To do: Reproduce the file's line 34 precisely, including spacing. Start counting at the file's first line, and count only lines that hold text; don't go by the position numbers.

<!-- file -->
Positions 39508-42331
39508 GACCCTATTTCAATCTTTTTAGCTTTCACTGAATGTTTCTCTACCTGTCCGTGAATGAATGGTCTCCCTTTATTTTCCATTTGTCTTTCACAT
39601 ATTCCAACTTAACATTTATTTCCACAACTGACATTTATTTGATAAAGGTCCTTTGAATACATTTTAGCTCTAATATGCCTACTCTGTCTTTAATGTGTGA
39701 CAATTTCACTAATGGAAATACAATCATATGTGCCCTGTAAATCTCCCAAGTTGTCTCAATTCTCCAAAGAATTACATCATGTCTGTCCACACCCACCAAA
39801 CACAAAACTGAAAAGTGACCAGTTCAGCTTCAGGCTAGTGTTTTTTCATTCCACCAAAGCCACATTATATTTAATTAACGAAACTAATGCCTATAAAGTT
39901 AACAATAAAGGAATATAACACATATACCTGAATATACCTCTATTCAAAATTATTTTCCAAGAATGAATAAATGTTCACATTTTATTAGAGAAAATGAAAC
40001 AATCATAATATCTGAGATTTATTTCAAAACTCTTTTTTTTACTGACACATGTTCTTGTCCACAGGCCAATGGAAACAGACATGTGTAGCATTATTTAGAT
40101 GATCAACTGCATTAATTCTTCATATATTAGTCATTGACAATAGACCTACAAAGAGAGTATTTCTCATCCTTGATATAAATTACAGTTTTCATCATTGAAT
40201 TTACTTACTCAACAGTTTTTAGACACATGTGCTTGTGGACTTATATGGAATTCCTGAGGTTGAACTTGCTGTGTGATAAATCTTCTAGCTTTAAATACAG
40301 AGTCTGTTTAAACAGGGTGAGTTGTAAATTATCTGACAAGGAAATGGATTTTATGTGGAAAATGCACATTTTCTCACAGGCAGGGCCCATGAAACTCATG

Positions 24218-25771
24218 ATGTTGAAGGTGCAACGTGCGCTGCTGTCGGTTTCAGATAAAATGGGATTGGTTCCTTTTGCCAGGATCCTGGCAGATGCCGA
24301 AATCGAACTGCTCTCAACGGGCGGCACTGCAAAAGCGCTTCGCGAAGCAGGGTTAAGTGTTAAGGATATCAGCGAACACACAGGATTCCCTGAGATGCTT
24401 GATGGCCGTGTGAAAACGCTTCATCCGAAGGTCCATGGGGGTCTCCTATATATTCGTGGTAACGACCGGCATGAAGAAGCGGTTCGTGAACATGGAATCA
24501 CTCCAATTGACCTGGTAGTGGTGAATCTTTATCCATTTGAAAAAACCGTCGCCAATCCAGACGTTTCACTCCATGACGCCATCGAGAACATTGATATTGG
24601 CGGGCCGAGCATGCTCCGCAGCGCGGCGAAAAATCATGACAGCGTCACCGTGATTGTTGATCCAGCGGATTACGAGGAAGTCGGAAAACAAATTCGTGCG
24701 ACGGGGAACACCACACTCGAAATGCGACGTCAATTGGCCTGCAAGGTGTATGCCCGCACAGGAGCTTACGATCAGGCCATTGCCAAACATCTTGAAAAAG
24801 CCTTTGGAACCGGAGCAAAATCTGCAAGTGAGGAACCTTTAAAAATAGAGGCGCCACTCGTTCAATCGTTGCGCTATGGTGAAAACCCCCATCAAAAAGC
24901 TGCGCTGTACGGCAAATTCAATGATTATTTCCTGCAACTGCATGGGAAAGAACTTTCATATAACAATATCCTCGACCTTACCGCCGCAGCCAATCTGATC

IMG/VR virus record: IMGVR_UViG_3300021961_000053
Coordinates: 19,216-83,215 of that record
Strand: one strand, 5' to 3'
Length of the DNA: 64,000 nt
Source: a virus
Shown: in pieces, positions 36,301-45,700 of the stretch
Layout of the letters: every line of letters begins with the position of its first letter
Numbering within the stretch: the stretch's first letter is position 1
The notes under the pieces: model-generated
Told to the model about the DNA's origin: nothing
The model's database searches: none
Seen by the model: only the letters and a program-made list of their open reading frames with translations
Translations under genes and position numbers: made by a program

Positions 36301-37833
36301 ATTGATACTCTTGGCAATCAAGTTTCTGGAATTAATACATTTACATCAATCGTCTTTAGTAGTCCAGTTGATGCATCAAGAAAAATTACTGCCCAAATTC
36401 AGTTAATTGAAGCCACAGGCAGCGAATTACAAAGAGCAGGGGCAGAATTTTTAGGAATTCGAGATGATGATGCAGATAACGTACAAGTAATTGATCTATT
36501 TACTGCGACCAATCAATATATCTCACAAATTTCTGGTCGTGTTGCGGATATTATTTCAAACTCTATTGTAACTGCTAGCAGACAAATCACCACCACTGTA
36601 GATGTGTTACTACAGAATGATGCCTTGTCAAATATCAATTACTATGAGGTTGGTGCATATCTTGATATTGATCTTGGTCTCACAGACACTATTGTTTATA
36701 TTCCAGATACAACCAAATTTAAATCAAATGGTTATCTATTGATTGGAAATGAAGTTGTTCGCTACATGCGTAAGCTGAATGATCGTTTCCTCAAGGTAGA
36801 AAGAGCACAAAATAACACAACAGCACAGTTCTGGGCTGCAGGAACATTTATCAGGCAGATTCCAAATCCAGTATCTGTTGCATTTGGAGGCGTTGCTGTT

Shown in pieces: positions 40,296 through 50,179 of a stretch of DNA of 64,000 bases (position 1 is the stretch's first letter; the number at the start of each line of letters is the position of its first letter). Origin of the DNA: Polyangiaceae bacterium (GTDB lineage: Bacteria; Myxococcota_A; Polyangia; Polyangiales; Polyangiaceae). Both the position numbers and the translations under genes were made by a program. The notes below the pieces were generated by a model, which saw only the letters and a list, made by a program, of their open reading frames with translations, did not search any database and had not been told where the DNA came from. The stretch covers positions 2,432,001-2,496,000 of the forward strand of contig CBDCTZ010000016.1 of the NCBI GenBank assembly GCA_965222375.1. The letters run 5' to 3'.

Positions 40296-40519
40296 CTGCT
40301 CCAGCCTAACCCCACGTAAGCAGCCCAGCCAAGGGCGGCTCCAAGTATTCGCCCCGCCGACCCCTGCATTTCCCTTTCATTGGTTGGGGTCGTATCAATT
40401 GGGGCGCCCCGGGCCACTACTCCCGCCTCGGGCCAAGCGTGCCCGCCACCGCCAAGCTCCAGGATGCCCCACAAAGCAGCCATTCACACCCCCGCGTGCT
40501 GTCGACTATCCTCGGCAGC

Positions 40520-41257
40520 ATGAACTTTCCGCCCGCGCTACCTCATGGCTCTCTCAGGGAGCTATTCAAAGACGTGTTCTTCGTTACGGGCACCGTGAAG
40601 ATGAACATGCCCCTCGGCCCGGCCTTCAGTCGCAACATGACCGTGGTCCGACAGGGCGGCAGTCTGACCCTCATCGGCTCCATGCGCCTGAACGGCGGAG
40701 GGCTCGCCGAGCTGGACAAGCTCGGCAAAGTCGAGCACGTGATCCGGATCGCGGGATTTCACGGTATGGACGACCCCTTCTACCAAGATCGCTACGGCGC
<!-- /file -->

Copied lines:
36301 ATTGATACTCTTGGCAATCAAGTTTCTGGAATTAATACATTTACATCAATCGTCTTTAGTAGTCCAGTTGATGCATCAAGAAAAATTACTGCCCAAATTC